The very first single that I bought with my very own money as a kid was “Fame” by David Bowie. “Right” was Side B. I would dance all weird to it, not being able to really pick up any definitive beat or pinpoint any kind of melody to that song – much different than singing and moving to church music. This was my introduction to punk. I was intrigued.
So recently I was excited to hear that the exhibit “Mick Rock: Shooting of Stardust. The Rise of David Bowie & Co.” would be showing at The Taschen Gallery. The thought of checking it out rested in the back of my mind, but before I knew it, time slipped away. I was sure the exhibit had come and gone until my friend sent me an e-mail. “Mick Rock: Shooting for Stardust. The Rise of David Bowie & Co. has been extended. Do you want to go?”
Even though it’s deep into October, the day is gorgeous and the Los Angeles weather is threatening 85 degrees. I slip on some shorts and a t-shirt and grab a big water. Today I decide to take a bus so it can drop me off just far enough to get a good walk in before I meet up with a couple friends at the Gallery.
At the end of a walk through West Hollywood, I arrive at The Taschen Gallery at the corner of Beverly Blvd. and Crescent Heights. Enormous bright letters painted across the building names the exhibit, even bigger than the “Taschen” signage on the roof. I see it from two blocks away. There is no mistaking I’m headed for the right place. They open their doors at 11 am. I’m there by 11:05. My friends meet me shortly thereafter.
The Taschen Gallery is a bright open space too big for me to estimate the square footage. At first glance I see the walls are rich with photos and I’m greeted with a “hello.” As we check out the photos, we’re asked if we want a sparkling water. I decline but my friend accepts and she’s offered a choice of flavors. Fancy for the price of free admission.
The Taschen Gallery opened its doors in December 2014 with “It’s Just a Shot Away: The Rolling Stones in Photographs.” Since The Taschen Gallery’s debut, there have been four exhibits – this Bowie exhibit being the fourth. Each Taschen exhibit is chosen based on one of the many books Taschen, a publisher of fine art, has published.
At the rear of the space stands a time line showing the span of Mick Rock’s career from college through photographing David Bowie and many other musicians, including Lou Reed and Blondie. It’s an easy and a quick follow to educate the visitor.
Most of the space feature’s Mick Rock’s works.
I’m particularly fascinated with the photograph of David Bowie holding a saxophone. The Taschen crew tells me that, yes, Bowie plays the saxophone too.
I’m also fascinated by his photograph of Andy Warhol and Lou Reed. Such a great snapshot of two famous artists chatting. I stand there for minutes wondering, what they were talking about? The next great project? Their philosophy on life? Or merely the everyday mundane? Like, what are they going to eat for dinner the next day?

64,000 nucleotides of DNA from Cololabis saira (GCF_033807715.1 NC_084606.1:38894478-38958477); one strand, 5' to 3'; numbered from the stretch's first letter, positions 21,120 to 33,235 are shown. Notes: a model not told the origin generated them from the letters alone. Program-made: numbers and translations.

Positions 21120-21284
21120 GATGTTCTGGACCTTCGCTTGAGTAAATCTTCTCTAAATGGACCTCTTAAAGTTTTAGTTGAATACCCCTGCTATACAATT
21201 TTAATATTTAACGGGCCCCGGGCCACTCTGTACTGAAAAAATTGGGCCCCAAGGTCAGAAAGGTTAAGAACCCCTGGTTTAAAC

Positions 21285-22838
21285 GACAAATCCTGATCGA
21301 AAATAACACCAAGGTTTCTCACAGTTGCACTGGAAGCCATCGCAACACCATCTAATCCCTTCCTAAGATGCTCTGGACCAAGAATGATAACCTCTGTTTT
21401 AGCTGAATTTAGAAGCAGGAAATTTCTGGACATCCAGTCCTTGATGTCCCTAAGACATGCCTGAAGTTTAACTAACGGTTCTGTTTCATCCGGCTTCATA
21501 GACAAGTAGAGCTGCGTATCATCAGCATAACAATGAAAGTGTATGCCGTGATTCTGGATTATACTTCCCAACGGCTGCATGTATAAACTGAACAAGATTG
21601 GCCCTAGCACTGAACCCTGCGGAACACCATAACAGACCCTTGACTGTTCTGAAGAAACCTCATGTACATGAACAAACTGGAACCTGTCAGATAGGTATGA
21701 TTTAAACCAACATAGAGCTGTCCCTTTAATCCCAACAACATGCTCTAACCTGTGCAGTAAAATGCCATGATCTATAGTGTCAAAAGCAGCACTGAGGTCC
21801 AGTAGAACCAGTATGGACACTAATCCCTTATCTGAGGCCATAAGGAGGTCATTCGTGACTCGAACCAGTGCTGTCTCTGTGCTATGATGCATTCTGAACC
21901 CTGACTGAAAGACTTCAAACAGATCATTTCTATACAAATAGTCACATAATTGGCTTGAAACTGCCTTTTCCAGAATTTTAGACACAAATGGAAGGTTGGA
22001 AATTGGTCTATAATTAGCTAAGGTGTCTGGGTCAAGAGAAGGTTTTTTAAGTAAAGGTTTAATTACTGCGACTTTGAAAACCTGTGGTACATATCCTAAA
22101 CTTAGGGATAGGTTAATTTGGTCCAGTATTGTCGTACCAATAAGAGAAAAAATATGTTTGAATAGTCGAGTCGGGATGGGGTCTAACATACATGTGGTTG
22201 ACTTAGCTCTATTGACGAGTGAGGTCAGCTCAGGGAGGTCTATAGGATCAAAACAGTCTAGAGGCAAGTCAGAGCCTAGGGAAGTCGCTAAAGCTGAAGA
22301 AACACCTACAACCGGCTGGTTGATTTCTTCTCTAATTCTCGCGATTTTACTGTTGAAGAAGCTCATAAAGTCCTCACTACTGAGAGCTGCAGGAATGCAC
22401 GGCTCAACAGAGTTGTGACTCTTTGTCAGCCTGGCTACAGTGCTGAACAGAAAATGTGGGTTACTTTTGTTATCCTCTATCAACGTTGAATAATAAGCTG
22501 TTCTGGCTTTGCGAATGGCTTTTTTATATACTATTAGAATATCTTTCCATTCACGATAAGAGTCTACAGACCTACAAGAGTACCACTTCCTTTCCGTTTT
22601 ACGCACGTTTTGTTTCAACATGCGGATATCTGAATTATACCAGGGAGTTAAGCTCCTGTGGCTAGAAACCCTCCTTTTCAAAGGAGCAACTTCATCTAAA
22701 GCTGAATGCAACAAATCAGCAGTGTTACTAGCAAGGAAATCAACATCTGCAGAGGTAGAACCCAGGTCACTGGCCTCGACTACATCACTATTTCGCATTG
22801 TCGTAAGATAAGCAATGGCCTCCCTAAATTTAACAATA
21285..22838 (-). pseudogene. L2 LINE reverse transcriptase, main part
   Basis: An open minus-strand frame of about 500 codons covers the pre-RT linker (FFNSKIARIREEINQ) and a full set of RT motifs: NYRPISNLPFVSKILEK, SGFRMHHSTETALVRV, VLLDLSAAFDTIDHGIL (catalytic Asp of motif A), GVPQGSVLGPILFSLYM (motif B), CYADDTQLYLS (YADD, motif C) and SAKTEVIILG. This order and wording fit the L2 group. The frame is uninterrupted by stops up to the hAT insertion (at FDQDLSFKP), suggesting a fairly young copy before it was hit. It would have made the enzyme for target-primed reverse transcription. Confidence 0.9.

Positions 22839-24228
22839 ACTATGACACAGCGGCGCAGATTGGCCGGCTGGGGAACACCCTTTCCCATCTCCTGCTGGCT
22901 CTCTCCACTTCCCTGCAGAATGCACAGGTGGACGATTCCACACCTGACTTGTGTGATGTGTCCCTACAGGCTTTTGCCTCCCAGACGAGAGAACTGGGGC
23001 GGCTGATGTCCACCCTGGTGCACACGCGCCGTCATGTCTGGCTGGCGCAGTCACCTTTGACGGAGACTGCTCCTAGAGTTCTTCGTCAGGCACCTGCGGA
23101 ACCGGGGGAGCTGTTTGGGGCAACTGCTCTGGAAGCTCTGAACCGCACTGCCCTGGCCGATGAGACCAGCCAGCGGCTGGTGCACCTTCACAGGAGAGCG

As I continue to walk toward the rear of the Gallery, I’m glad to discover additional small spaces. These spaces would be hidden if I weren’t to walk all the way back to the rear. Here hang several other photographers’ works. The one that particularly fascinates me was taken by Ellen von Unwerth, a photograph from her series, “The Story of Olga.” I’m captivated trying to figure out the truth of what is really happening here.
Is this a beautiful daring woman excited by the promise to participate in some kind of provocative event, only to be lead to her demise?
Or, simply, can she just not stand the sight of the mud she must step through to get to The Ball?
But there’s more.
Before we leave, there on display for visitors to peruse is a book of Annie Leibowitz’s works – a woman well-known for photographing celebrities. The book is heavy and heaving with interesting photographs of every celebrity imaginable. A great flip-through for the star-crazed.
Go to Yelp and you’ll see that this gallery has $$$$ with a short quip “Ultra-High End.” Don’t be fooled. The gallery is free. The photos are not. Moreover, the quadruple $ designation also refers to the few books they choose to sell at the Gallery. The expensive ones.
The Bowie exhibit has been extended through October 30, 2015. Next up will be Michael O’Neill: On Yoga, opening November 7, 2015 running through January 2016.
Go to The Taschen Gallery if you want more information.
No. Mick Rock is not dead. You can follow him on Instagram @therealmickrock for more of his photos.
As for David Bowie, word on the street is that he’s retiring from being “on the road.” UPDATED 1/11/2016: Sadly, David Bowie passed away 1/10/2016 at the age of 69.